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Most mid-sized web apps require some form of data management and monitoring. That is why we must develop and maintain internal tools to control what happens on our site.
There are several frameworks available for creating internal tools and admin panels for your live web project. You can use the frameworks available in the open-source market instead of appointing a team to develop basic admin panels.
But what if I told you that you didn't have to build these tools from scratch? Let’s know more about it in this article.
Building interactive web apps in less time have never been easier thanks to the low-code and no-code trends. If you're a developer, you shouldn't be worrying about these kinds of platforms because most businesses use web frameworks such as Django or Ruby on Rails.
You simply focus on your product's essential features and outsource simple operations to these ready-made solutions. These low-code platforms are crucial to know as they may save you a lot of time when designing a small internal tool or admin panel that connects to a database.
The biggest benefit we derive from such a framework is increased efficiency.
These frameworks enable us to connect to our databases, perform basic CRUD (create, read, update, and delete) tasks, and arrange all of this functionality into a user-friendly interface. As a result, the majority of these frameworks have drag-and-drop components.
You don't need to engage a professional UI team to create a stunning interface; instead, utilize a pre-built one to streamline all operations.
Time/Speed - Using NoCode tools to build applications saves a lot of time.
Cost - NoCode tools take very little engineering time and effort. Companies can construct the main product with their competent engineering resources.
Maintenance - Using NoCode tools to deploy and scale tools doesn't require any DevOps expertise; deployments are as simple as clicking a button.
To summarize, the frameworks listed below provide a predetermined UI that connects to your backend and offer easy management tools for your team, but they are not a substitute for robust web frameworks.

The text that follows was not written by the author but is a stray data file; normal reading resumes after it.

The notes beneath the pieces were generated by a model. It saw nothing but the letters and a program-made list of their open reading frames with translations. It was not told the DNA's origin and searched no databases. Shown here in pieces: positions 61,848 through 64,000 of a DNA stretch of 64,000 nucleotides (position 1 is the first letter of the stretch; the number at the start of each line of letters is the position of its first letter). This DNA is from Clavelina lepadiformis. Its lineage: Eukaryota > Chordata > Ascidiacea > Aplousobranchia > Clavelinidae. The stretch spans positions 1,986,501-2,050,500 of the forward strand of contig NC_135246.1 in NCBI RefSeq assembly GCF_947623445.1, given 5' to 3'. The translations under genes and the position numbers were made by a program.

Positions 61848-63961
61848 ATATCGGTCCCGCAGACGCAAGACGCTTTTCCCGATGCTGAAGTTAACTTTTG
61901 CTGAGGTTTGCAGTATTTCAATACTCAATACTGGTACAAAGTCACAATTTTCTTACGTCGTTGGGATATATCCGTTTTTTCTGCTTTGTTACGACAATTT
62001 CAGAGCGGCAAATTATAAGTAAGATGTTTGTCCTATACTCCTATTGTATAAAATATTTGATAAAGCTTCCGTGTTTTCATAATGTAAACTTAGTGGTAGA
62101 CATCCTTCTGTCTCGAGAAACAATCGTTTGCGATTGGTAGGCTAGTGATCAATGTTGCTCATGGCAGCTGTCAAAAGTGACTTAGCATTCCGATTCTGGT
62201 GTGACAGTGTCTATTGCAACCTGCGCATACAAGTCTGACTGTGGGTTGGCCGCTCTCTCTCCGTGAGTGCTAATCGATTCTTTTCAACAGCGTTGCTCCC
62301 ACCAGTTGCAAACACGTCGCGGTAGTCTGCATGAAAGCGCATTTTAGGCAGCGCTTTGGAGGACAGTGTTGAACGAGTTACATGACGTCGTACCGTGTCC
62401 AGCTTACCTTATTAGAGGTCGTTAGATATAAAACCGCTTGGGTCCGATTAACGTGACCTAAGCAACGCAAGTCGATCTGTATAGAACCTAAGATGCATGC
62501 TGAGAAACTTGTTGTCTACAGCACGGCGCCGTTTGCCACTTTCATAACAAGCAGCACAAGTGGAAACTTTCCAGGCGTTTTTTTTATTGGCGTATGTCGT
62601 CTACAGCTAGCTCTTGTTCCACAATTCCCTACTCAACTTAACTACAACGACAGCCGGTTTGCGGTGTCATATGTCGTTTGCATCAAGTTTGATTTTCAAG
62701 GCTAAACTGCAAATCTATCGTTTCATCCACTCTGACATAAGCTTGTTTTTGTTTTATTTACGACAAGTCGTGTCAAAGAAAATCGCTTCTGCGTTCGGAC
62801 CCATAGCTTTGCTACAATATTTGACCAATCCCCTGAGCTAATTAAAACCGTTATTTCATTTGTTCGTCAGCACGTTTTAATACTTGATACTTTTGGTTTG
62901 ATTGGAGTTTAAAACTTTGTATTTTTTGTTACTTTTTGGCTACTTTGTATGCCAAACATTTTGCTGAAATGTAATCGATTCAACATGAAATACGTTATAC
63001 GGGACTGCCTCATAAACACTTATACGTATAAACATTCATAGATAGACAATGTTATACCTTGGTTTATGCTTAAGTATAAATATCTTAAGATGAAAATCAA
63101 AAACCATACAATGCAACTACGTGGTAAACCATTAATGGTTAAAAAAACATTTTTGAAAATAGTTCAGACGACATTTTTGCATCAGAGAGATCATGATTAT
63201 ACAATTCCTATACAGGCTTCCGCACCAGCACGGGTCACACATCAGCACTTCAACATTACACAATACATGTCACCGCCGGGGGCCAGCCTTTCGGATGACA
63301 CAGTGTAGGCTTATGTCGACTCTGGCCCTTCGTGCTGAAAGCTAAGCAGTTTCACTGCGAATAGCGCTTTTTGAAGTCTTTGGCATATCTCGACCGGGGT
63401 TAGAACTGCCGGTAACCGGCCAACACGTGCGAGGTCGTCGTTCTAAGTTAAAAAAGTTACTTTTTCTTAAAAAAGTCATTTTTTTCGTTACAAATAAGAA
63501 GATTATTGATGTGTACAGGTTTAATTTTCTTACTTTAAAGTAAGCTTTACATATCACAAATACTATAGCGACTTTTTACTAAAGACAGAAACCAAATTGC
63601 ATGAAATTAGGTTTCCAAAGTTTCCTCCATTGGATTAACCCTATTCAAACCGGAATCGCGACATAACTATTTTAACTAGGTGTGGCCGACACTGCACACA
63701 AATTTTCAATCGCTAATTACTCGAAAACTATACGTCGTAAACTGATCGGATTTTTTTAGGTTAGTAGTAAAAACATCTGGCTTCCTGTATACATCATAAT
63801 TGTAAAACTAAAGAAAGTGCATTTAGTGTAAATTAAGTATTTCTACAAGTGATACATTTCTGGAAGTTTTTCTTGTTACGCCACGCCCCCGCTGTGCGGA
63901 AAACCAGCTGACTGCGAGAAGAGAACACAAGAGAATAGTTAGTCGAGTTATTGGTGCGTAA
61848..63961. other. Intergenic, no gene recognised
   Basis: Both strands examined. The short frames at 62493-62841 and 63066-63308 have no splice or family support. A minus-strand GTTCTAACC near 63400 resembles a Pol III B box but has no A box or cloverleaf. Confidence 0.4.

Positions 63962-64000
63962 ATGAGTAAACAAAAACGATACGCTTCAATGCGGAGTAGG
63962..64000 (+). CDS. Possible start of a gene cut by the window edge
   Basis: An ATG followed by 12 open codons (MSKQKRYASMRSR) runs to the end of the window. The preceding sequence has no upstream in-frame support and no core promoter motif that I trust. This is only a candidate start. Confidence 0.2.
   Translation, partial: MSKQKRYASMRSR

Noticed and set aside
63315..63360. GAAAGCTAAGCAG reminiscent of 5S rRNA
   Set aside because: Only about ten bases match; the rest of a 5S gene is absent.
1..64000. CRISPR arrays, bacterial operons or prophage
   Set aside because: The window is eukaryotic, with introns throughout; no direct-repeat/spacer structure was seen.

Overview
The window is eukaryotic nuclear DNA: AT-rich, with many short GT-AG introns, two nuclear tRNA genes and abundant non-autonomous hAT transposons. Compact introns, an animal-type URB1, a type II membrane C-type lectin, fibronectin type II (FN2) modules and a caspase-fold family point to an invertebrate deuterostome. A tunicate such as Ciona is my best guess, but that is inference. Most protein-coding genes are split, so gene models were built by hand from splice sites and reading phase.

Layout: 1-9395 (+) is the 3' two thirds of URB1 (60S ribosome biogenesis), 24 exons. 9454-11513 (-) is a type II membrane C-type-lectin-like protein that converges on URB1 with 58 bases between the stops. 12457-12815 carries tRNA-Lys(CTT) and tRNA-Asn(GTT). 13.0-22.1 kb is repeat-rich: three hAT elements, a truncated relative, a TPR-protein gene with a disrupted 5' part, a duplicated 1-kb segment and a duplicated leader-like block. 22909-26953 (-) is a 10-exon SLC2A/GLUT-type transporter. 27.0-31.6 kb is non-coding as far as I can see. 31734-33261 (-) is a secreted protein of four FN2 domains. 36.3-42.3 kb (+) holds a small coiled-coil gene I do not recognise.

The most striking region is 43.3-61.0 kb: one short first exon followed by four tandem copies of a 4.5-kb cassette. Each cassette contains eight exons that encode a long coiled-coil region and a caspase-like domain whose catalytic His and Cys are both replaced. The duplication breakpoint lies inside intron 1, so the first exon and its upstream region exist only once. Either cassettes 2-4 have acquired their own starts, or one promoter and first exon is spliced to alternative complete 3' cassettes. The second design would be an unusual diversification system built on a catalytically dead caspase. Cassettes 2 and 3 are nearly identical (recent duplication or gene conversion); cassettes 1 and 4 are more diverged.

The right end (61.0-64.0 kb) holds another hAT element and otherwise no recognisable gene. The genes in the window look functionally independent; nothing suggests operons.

Let's have a look at the two most notable ones!
Active Admin is a framework for developing administrative interfaces. It is defined as the administrative framework for business important Ruby on Rails apps. For a range of platforms, including Self-Hosted solutions, Online / Web-based, Ruby on Rails, SaaS, and Linux. It encapsulates popular business application patterns so that developers can quickly create beautiful and elegant interfaces with minimal effort.
ToolJet is an open-source, low-code framework that enables us to create internal tools without requiring any technical skills.
This framework contains a drag-and-drop UI builder, as well as basic widgets and mobile layouts.
ToolJet can integrate with a variety of data sources, including Google Sheets, PostgreSQL, Redis, Elasticsearch, and even third-party apps such as Stripe. It also has a built-in query editor, which is supported by most databases.
Although it's a low-code tool, you may use the editor to create custom JS code if you want to build a special feature yourself.
You can also contribute to ToolJet's source code directly on GitHub because it's an open-source project.
Coding is necessary to add a new page in ActiveAdmin. But in ToolJet, it is a no-code platform that allows you to create applications without writing any code.
Organizational and app-level flexible access control JS code can be written practically anywhere in the builder. Query editors for all data sources supported JS code is used to transform query results.
Airtable, Google Sheets, Slack, Stripe, and more databases and integrations are supported.
Widgets for charts, tables, maps, forms, and more are included. You can use the drag-and-drop app builder to add these widgets to your app.
Customizing the appearance of an ActiveAdmin dashboard took a lot of engineering work. The app builder makes it simple to customize ToolJet widgets.
ToolJet can be deployed to Heroku with a single click utilizing the 1-click deployment button. (Heroku: https://docs.tooljet.io/docs/setup/heroku) It merely takes 5-10 minutes to set up and only requires a few environment variables as input.
ToolJet is flexible since it doesn't set any restrictions; it's just as easy to connect to databases maintained by frameworks like Ruby on Rails, Django, or Laravel.
ToolJet's hosted solution (ToolJet cloud) enables you to immediately get started creating internal tools.
Installation, deployment, and scalability are all taken care of for you. ToolJet's base plan is completely free.
Understands and accepts the various low-code and no-code platforms. They're not designed to take the place of web developers or designers; rather, they're meant to help you save time while designing basic apps and focusing on the most important aspects of your business.
My personal opinion is to start with Tooljet and see whether it meets your needs; if it does, you'd be better off using it rather than wasting time designing a comparable UI with Active Admin.
Let me know if you have any queries in the comments section.
And would you be interested in using an open-source tool like ToolJet? Do let me know in the comment section below. I hope you enjoyed reading it!
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